My opponent drops another land and plays Ajani Vengeant, immediately tapping down my one attacker. On my turn, I drop a Deft Duelist to deal with Ajani, but he counters with a Marisi's Twinclaws. Thankfully, I've added the two (Doom Blade)s by this point, but I'm afraid I'm going to have to Diabolic Tutor for one of them. I mercifully draw an island and Divination into a Swamp and a (Doom Blade), with which I destroy the Twinclaws. This lets me swing in for 2 against Ajani Vengeant with the Duelist, dropping him to 3 counters. At this point, the game is at 12 life to 20 in my favor.

My opponent plays out a second Marisi's Twinclaws, drops a Swamp, taps down my Nighthawk, and passes the turn. I drop my Swamp, tutor for the 2nd (Doom Blade), kill the Twinclaws, and again  swing in for 2, dropping Ajani down to 2 counters. At the end of my turn, my opponent Naya Charms for his (Marisi's Tiwnclaws). During his turn, he plays the Twinclaws, taps down the Nighthawk, and passes. I draw a Plains, drop a second Deft Duelist, and Mind Spring for 3. I pick up a Swamp, Divination, and Ponder, and pass the turn. My opponent is inactive, tapping down the Nighthawk and passing.

Ajani Vengeant   Marisi's Twinclaws

My Divination turns up an Ajani Goldmane and Felidar Sovereign. I drop Ajani, killing them both, and pass the turn. Unfortunately, my opponent has a second Ajani Vengeant in hand, plays him out, taps down the Nighthawk, and passes. I draw a Battlegrace Angel, drop a Terramorphic Expanse, cracking it for another Swamp, and play out the Felidar Sovereign. My opponent taps down the Nighthawk, Terminates the Sovereign, and passes. I draw an unhelpful Needlebite Trap, play my Arcane Sanctum, and drop Battlegrace Angel, passing the turn. My opponent plays out a second Realm Razer on a tough board position for him, taps down the nighthawk, and passes. This puts Ajani Vengeant at a dangerous 6 counters and out of killing range for my Battlegrace Angel. Nevertheless, I swing in for 5 against Ajani Vengeant with the Angel. My opponent taps down the angel and passes the turn. Things are not looking good as my Vampire Nighthawk is finally able to untap and my opponent concedes.

Vampire Nighthawk

Analysis
While this isn't exactly how I want to win games, I was happy with the way this one played out. The Deft Duelists were clutch and the tapping down of the Vampire Nighthawk highlighted how useful having more than one of him in this deck would be. The Felidar Sovereign is weak against popular black removal, such as Terminate and Doom Blade, and, I think, the deck would be better served by replacing him with a meaner, more evasive beastie like the Sphinx of the Steel Wind. My card advantage in this duel was the key to my success, but I think I may need more easily-accessible removal.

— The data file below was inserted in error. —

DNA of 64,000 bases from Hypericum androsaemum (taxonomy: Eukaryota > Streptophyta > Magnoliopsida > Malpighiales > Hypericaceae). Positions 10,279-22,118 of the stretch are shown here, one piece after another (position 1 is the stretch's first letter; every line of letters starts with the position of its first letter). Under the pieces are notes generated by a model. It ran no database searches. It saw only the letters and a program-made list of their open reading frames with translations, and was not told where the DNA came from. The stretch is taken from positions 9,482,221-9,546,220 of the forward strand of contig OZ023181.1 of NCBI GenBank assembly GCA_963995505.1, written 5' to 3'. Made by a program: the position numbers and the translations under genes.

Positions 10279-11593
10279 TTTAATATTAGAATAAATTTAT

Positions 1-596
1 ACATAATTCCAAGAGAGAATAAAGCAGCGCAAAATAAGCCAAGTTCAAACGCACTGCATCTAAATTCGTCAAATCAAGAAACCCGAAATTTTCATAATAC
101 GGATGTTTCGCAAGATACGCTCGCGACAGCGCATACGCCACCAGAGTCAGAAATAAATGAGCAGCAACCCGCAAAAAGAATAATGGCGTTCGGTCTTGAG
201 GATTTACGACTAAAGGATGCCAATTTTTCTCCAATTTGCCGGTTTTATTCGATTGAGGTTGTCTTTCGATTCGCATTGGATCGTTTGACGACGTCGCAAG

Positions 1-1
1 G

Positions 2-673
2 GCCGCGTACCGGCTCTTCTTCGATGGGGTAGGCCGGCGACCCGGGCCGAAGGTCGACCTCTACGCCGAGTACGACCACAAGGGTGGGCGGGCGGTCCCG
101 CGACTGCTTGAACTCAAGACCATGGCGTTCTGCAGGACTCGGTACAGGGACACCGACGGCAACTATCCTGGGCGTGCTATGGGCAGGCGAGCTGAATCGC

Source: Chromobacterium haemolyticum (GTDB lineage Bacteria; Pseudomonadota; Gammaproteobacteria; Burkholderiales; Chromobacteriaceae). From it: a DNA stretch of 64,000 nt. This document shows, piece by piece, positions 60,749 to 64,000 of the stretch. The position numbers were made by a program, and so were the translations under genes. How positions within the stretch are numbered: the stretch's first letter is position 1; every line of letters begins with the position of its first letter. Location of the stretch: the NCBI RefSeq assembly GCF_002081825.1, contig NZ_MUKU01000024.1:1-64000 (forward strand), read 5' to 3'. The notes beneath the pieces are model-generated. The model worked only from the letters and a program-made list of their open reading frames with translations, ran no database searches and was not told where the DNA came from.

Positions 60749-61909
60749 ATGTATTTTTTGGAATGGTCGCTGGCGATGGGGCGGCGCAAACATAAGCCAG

Game 3 versus Ramp Gigantiform

I start on the play and drop a Swamp, hoping for the first-turn Needlebite Trap. My opponent, however, is not in a generous mood and instead plays a Forest and drops a Llanowar Elves. My hopes dashed, I drop an Arcane Sanctum and pass the turn. My opponent drops a forest and Rampant Growths into a 3rd Forest. Confoundingly, he does not attack with the Elves. This is a decision that will come back to haunt him. I drop an Island, but have no Duelist or Wall to play, so I pass. I am beginning to realize that my hand was probably not a wonderful keep, despite the Diabolic Tutor, Diabolic Tutor, and Battlegrace Angel. He drops a Forest and plays a turn-5 Gigantiform on his Llanowar Elves and passes the turn.

Gigantiform

I drop an Island and Diabolic Tutor for a Doom Blade, noting to myself that this was one creature that even the Wall of Denial would struggle against. This allows my opponent to drop another forest, play Deadly Recluse, swing in with the 8/8, and cast Primal Bellow on it, dropping me to 7 with one swing. Doom Blade in hand, I drop a Plains and pass. My opponent drops a sixth forest, thus ensuring my loss if he has a second Primal Bellow and swings with both creatures. I wait on casting Doom Blade until the last second and my opponent guesses I have conceded. He plays Vines of Vastwood, bewilderingly unkicked, onto his Deadly Recluse. In response, I kill the Gigantiformed Llanowar Elves and drop to a lucky 6. I drop and crack a Terramorphic Expanse after drawing my second Doom Blade. I have two Mind Springs in hand, so I draw one for three and leave two mana open for the Blade. My opponent drops a second Llanowar Elves and swings with the Deadly Recluse. As no pump is forthcoming, I sit on the (Doom Blade), and draw and play out a Wall of Denial. The Deadly Recluse swings again and, as I'm unwilling to lose my Wall, I (Doom Blade) the spider. He drops a Borderland Ranger and passes the turn.